Every year deliberately lit fires rage across Indonesia. They destroy pristine rainforest, endanger orangutans and contribute to climate change. A young carbon trading entrepreneur goes in search of a solution.
Carbon trading (aka ‘emissions trading’, ‘offsetting’, or 'cap and trade') is one of the fastest-growing segments in financial services, and existing companies are scrambling for talent. Their goal: a slice of a market now worth about $30 billion, but which could grow to $1 trillion within a decade. In its flourishing, wild-west exhilaration, the carbon trading boom resembles the gold rush and the dotcom explosion of the early 90s.
How does it work?
Polluters are purchasing carbon credits to cancel out the carbon emissions they produce. The credits, sold by entities which store more carbon than they make (or produce less carbon than their cap, and are therefore in 'credit'), are traded on a market very similar to a futures exchange. The largest market is in the EU. The companies are trying to become 'carbon neutral', which ultimately means stabilising the overall amount of carbon entering the atmosphere in order to slow climate change.
The carbon trading market is divided between voluntary and mandatory offsetting. Many business, industry, and finance juggernauts have voluntarily chosen to offset their carbon emissions. Other companies are bound by their nations' ratification of the 1997 Kyoto Protocol and for them, offsetting is mandatory. Either way, projections infer that emissions caps will become mandatory in all markets in the near future. Most political and business leaders are trying to get on board with cap-and-trade before they miss the boat.
In voluntary offsetting, polluters enter into offsetting arrangements with parties who are in ‘carbon credit’, as was the case with mining giant Rio Tinto Aluminium’s greenhouse emissions offset in Queensland, Australia. The scheme was facilitated by The Carbon Pool and is known as “Minding the Carbon Store”. Rio Tinto paid a consortium of Queensland property owners for the carbon rights to the trees on their land; in return the landholders have guaranteed the protection of their mulga ecosystems. With this exercise, Rio Tinto (which, as a mining giant, suffers a serious credibility problem with environmentalists), attempted to undo some of its negative environmental impact.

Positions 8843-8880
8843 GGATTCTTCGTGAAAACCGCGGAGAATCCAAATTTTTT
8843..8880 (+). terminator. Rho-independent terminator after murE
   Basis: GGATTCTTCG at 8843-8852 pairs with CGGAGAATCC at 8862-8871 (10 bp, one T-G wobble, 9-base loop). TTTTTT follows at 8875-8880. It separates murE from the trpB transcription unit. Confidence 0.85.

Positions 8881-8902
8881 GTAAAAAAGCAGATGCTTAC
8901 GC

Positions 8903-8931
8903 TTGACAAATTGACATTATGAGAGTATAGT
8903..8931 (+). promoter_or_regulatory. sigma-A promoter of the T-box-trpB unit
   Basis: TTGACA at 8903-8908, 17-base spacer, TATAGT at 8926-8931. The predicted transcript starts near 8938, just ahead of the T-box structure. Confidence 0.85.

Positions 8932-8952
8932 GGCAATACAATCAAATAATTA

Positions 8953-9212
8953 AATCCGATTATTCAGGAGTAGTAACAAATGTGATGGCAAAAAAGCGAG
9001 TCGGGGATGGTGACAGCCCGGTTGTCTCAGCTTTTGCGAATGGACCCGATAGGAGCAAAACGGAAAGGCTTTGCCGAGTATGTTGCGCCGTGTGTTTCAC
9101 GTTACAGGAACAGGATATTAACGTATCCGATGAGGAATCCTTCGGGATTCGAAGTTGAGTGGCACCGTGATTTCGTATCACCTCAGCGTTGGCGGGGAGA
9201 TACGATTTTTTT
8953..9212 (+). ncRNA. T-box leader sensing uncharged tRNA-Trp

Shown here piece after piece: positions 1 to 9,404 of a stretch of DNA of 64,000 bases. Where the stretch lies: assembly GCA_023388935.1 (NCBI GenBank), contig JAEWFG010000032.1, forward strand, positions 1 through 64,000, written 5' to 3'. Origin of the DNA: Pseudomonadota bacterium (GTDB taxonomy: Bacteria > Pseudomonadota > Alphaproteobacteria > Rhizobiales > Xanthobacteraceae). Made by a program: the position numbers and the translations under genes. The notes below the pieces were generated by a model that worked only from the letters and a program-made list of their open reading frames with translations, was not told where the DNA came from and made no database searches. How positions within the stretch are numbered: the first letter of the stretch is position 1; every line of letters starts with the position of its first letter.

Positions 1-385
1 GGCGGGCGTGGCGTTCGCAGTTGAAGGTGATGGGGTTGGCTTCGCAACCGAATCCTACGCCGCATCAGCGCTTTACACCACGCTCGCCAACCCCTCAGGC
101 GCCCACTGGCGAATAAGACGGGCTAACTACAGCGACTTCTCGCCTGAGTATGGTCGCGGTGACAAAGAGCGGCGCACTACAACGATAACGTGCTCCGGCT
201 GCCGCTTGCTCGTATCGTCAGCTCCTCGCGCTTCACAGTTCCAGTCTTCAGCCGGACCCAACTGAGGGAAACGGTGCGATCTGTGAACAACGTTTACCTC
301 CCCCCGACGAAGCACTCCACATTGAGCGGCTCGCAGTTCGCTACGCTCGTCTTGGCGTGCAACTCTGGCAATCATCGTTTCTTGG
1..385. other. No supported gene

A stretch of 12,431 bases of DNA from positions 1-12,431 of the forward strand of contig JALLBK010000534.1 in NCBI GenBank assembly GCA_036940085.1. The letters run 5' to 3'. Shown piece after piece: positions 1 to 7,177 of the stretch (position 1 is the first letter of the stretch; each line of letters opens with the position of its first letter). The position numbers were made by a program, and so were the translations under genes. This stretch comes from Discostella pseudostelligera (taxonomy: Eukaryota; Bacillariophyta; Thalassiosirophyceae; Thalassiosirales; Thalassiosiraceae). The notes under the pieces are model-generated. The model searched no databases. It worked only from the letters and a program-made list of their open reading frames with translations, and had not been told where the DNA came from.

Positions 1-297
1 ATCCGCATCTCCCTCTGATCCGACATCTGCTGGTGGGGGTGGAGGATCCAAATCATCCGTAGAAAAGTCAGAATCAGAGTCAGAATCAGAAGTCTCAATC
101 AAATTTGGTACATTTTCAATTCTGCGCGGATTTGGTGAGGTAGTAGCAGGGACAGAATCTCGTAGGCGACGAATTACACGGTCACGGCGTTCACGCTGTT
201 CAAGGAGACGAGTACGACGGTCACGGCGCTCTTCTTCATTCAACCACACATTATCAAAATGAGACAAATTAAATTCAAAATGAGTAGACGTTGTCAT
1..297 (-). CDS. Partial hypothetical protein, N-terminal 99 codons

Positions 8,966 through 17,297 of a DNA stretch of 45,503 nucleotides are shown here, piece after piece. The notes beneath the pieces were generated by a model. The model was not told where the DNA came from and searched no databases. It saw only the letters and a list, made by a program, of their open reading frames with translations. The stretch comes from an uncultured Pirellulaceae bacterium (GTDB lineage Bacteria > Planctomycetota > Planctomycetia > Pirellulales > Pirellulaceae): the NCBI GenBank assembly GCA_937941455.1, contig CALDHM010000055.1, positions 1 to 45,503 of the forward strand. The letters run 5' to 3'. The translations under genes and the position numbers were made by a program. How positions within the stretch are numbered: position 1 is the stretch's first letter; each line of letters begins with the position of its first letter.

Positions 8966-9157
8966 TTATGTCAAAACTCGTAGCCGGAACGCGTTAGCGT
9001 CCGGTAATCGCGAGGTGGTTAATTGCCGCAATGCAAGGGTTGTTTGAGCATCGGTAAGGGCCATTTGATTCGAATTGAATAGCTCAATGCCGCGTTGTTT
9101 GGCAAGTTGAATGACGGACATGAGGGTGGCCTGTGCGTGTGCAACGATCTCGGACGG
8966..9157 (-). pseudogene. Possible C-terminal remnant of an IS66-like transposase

Until now, carbon trading has been a relatively unregulated frontier industry. It sprang up in response to the compulsory emissions targets set by the Kyoto Protocol, and a number of the organisations which initially brokered offsetting deals have proven unreliable. If 'cap and trade', (the basic system of emissions trading) is to work, global standards must be agreed upon, which requires the support of the international community. Over the last ten years, while big business and countries like the USA and Australia have repudiated the reality of climate change, carbon trading entrepreneurs have popped up on the fringes of the free market. Because they operated in an atmosphere of denial and uncertainty, they initially developed without regulation or a code of conduct. Market-based climate change solutions like carbon trading may be pivotal to our future, but the hitherto shambolic state of the market put policymakers behind the 8-ball.
Global warming has been an acknowledged scientific fact for decades - now even the sceptics are changing their tune - and yet humanity still can't bring itself to abandon carbon-based fuel in favour of renewable energy. Some radical activists say that carbon trading undermines individual responsibility; on the contrary, voluntary offsetting by individuals forces them to acknowledge the value and the cost of things they take for granted. It helps to create a culture of 'enlightened self-interest': a paradigm shift essential to the development of a more sustainable society.
A major issue with carbon trading is that the 'system' requires us to measure the immeasurable: how much carbon is being emitted, and exactly how much is being saved? What price do we ascribe to the stored carbon? Governments and scientific institutions are racing against time to develop reliable systems of verification.
The dark side of carbon trading is that it allows us to persist with the fantasy that we can carry on living as we are without exterminating our own species and everything else on the planet. We're approaching a 'critical mass' in terms of awareness of climate change; it can't be too long before the "hundredth monkey" knows of the situation and we all commit to doing something about it. But what?
The alternative to 'cap and trade' is that we just pollute less by sacrificing the things we have that make pollution. Number one on that list is fossil fuel and anything that runs on it: your car. Your TV. Your air-conditioner and central heating. Your kettle. Your computer and iPod. Is anybody going to do that? Not unless they absolutely have to, and it will take time we don't have. Supporters of carbon trading say that it buys us that time.
The controversy surrounding carbon trading raises the inherent moral questions at the heart of the issue: how much is clean air worth? Or a rainforest? Or a planet we can survive on?
What would we give up in order to keep them?